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24 Surprising Facts About Big Cats

Big cats are like small cats, only big ones. Despite the obvious differences, the furry cat purring in your lap is indeed a close relative of such formidable predators as, for example, the tiger or lion. Even the behavior in the wild in representatives of these so different species is very similar – they all differ in their proud character, a tendency to loneliness, cunning, and inventiveness.

  • The largest big cat on earth is a liger named Hercules, a hybrid of a tiger and a lion.
  • The rarest big cat species on earth is the endangered Amur tiger.
  • There are more tigers in zoos in the United States than in the rest of the world they live in the wild.
  • There is a known case when a male tiger left kittens of an ordinary cat, left without a mother.
  • There is no such animal as “panther”. Panthers are commonly referred to as black leopards, cougars, and jaguars.
  • Ostriches living in Africa can easily kill a lion attacking them with a blow of their powerful leg. True, in most cases, they still prefer to run away.
  • Caracals, or desert lynxes, were domesticated long ago by the Arabs. Nowadays, some people keep them at home – caracals are easy to tame.
  • The fastest land creature on earth is the cheetah, capable of reaching a speed of 112 km / h in three seconds, which is comparable to a racing car. True, such a frantic jerk exhausts the beast, and it can only maintain such a pace for 20-30 seconds. Usually, if the first attack fails, the cheetah stops much earlier, saving energy, and goes in search of other prey.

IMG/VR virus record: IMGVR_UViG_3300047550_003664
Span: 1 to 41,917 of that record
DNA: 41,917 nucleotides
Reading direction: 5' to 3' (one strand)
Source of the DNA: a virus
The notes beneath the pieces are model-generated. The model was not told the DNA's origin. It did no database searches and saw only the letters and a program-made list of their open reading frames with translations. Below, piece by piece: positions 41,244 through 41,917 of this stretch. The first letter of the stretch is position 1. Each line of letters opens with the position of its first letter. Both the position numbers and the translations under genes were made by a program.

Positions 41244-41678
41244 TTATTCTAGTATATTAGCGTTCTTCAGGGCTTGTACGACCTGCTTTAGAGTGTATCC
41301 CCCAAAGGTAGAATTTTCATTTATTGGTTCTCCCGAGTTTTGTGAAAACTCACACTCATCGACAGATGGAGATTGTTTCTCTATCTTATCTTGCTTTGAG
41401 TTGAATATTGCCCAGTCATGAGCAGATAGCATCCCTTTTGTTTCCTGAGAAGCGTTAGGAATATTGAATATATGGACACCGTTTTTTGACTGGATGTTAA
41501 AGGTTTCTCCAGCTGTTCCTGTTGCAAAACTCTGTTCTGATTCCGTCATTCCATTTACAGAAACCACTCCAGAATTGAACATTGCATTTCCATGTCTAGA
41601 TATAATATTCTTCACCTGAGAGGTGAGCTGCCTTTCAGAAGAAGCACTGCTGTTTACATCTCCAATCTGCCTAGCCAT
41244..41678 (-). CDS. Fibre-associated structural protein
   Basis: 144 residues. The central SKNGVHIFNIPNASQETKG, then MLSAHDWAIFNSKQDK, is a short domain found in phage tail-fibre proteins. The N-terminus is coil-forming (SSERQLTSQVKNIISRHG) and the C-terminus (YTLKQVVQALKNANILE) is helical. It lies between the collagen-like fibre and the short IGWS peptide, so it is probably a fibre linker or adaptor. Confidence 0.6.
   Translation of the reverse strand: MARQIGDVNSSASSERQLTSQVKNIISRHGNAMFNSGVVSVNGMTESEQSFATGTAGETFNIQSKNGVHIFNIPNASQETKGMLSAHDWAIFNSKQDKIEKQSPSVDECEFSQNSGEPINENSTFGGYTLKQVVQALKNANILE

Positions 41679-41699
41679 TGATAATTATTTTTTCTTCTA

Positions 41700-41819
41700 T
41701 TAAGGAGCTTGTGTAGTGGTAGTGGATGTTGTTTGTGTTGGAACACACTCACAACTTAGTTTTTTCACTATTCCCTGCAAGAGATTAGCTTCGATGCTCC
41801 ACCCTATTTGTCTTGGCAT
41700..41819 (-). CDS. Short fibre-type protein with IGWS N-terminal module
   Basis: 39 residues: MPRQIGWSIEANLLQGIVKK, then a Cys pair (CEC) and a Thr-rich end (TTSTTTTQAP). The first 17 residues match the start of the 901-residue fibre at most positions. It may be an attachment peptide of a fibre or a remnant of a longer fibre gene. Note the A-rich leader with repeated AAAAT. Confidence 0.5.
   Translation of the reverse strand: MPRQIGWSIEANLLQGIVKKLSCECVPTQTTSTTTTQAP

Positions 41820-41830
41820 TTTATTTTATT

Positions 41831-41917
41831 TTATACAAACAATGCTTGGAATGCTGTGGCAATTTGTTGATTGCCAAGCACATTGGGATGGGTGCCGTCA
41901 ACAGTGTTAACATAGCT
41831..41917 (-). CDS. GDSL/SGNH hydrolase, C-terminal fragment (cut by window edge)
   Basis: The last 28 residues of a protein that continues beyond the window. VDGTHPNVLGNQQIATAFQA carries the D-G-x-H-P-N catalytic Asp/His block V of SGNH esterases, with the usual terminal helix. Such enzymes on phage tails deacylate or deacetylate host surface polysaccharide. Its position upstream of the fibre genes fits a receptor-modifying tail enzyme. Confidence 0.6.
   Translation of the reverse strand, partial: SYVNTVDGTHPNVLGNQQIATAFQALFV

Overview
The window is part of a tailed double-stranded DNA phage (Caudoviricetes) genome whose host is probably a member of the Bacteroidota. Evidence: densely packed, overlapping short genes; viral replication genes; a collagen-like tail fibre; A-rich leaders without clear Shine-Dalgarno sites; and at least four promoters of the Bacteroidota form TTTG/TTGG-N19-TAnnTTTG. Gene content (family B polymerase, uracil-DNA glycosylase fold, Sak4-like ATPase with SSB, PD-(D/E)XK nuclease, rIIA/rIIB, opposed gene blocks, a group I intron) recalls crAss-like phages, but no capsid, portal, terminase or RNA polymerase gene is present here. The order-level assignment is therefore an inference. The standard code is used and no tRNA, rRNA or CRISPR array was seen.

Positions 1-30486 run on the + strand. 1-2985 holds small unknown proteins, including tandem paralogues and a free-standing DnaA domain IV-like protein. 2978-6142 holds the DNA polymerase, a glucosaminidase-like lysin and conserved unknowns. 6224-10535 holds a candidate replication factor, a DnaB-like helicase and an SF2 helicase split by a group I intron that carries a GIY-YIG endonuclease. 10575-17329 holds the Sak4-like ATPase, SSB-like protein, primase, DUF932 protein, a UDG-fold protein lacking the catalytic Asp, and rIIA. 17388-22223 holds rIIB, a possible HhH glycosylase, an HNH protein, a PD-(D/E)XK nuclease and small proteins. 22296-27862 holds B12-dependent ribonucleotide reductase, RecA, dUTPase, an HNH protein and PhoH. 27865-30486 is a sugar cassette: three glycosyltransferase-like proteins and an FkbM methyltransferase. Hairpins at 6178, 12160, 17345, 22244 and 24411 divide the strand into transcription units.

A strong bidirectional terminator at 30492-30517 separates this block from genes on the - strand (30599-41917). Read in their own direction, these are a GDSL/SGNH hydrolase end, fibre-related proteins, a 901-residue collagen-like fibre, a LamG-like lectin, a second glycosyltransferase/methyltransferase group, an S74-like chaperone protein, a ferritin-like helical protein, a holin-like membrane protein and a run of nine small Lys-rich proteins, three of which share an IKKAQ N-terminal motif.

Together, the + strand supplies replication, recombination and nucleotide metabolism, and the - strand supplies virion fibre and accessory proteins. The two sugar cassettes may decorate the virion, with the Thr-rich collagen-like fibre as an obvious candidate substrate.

• The ancient Egyptians used cheetahs to hunt in the same way that hunters used hounds in the Middle Ages.
  • Snow leopards can neither growl nor purr.
  • Workers at the Indian Tiger Sanctuary in Bengal wear masks depicting a human face on the back of their heads. This helps them avoid the attack of tigers, which only attack from the back.
  • After the last ice age, almost all cheetahs became extinct. The ones that exist now are descended from a very small group of surviving cheetahs, which is why they are practically copies of each other from a genetic point of view.
  • Lion’s claws can be up to seven centimeters long. This is about half the length of the tooth of an extinct predator of antiquity – the tyrannosaurus.
  • Lions and tigers can interbreed, although this happens very rarely, and the offspring from such relationships are born sterile and cannot reproduce. Moreover, a huge liger is obtained from a male lion and a female tigress, and a relatively small tiger is obtained from a male tiger and a female lioness.
  • On average, lions sleep about twenty hours a day.
  • The pupils of tigers are not vertical, like those of domestic cats, but round, like those of humans, because cats are nocturnal predators, and tigers prefer to hunt at dusk.
  • All white tigers are blue-eyed.
  • When lions drive their prey in a group, the male eats first. And when tigers hunt in a group, males usually let females and tiger cubs go ahead, waiting for their turn.
  • In the case of chasing her, the cougar usually seeks refuge in the trees.
  • Tigers use growls to communicate, not intimidate. A sign of an imminent attack by a tiger is hissing and snorting.
  • Cougar cubs are very smart – they will never leave a secluded hiding place until their mother calls them.
  • All tigers have absolutely unique voices, although the human ear cannot distinguish this without assistive devices.
  • The tiger, although inferior to the cheetah in speed, develops a speed of up to 60 km / h, rushing to prey from an ambush.
  • Puma can jump to a height of four to five meters.
  • Being a relatively small animal, the cougar eats more than a ton of meat per year.

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